[W]omen already know what abortion is. We know more about blood, innards, fetuses, and the babies they may become—in short, about life in reproductive bodies—than anti-abortion activists seem to understand….

Women pass early pregnancies into toilet bowls and sadly collect the remains of later ones in Tupperware containers to bring to their doctors. Most of us know of someone who has suffered the excruciating pain of stillbirth. One friend, bleeding 13 weeks into a deeply desired pregnancy, was told by her doctor not to worry unless she passed a clot bigger than her fist…. Women know about blood. We know about discharge. We know about babies, and many of us also love them, their little feet and hands and eyelashes. And, yes, we know that those bitty features develop while the fetus is inside us.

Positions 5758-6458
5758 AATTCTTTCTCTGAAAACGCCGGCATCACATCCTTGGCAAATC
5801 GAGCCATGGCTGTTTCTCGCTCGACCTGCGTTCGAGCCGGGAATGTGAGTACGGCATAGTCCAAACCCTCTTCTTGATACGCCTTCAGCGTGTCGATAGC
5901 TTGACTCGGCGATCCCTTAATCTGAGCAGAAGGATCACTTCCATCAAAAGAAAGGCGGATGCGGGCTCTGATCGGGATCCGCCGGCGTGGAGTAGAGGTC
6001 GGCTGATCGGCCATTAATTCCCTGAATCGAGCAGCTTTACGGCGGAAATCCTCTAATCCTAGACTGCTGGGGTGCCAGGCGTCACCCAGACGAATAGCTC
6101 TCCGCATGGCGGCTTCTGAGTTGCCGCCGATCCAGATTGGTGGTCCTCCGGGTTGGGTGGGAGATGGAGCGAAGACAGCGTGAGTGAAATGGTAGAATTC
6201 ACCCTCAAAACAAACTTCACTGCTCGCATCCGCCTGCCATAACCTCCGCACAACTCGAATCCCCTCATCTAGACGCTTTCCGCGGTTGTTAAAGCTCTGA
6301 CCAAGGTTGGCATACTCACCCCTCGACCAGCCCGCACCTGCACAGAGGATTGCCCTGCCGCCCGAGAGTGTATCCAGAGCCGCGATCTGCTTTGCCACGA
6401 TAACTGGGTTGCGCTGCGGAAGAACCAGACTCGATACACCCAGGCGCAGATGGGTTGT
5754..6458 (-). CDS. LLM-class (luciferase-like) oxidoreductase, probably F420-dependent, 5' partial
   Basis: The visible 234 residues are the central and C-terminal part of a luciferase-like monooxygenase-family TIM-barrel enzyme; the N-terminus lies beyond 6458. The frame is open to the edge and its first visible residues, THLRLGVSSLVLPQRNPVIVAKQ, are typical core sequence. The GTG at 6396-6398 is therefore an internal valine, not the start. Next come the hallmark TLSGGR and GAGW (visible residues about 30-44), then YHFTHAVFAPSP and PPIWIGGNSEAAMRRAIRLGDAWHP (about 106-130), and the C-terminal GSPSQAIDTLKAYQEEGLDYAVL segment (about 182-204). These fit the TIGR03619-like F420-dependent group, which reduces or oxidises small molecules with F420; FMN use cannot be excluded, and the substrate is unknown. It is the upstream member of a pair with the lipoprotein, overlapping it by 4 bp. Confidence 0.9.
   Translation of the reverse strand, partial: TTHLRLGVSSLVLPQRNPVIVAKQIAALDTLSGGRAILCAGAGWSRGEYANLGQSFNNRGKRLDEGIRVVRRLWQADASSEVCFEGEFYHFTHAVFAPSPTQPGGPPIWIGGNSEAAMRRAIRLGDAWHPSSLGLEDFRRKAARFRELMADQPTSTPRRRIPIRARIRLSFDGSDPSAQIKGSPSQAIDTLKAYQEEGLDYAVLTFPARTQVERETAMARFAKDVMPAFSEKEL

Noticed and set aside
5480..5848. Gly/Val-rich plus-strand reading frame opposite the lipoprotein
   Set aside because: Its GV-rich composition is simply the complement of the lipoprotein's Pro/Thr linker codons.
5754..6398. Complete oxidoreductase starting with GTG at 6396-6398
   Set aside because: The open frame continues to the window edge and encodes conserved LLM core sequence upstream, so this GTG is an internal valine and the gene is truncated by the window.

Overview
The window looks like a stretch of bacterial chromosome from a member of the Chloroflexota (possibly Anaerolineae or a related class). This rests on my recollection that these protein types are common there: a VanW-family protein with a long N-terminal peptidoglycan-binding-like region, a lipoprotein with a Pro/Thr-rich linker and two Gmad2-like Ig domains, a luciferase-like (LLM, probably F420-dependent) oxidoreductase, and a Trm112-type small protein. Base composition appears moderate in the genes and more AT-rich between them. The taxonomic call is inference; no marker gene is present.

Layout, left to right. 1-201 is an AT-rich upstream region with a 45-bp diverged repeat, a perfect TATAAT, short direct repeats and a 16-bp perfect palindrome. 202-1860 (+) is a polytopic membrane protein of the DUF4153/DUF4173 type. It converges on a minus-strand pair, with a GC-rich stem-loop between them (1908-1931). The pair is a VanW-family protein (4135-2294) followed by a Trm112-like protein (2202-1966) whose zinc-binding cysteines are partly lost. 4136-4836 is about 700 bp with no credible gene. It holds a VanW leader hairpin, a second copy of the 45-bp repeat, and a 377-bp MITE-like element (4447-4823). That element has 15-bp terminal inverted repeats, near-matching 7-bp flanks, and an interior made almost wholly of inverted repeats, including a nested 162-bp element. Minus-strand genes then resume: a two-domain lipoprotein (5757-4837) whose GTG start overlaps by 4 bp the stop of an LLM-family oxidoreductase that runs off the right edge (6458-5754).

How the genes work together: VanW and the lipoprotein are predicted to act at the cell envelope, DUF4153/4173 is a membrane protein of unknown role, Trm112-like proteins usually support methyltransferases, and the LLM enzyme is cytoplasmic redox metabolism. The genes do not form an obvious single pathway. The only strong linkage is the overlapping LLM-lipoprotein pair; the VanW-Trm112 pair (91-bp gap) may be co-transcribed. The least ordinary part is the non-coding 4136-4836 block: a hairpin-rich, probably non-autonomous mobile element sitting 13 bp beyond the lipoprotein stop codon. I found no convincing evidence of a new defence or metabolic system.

Conservatives imagine that this is all abstraction to abortion-happy liberals, but to most real-life adults it isn’t—which makes the straightforward shock tactics deployed by many abortion protesters ineffective. False or unsupported allegations of savage criminality might be more effective, but they're also plainly dishonest. And yet, Carly Fiorina and her supporters are dressing the former up as the latter. Thus, even if you ignore her descriptive errors—that her retelling is set at a Planned Parenthood clinic when in reality it occurred elsewhere, that it includes a fabricated quote, and that it mistakes a stillborn baby for an aborted fetus—the attack line would still be troubling. It includes the implication—a slander—that Planned Parenthood is killing viable babies for profit, and employs a ghoulish description of fetal organ procurement as a sleight of hand to condemn the abortions that precede it.

If conservatives think that “shock[ing] the squeamishly pro-choice” is a good way to influence the abortion debate, they can do so without justifying the failed sting that produced the images, or the dishonest ways conservatives like Fiorina have come to talk about it. When they chose not to, it's a tacit admission that the anti-abortion movement is choosing deception over persuasion.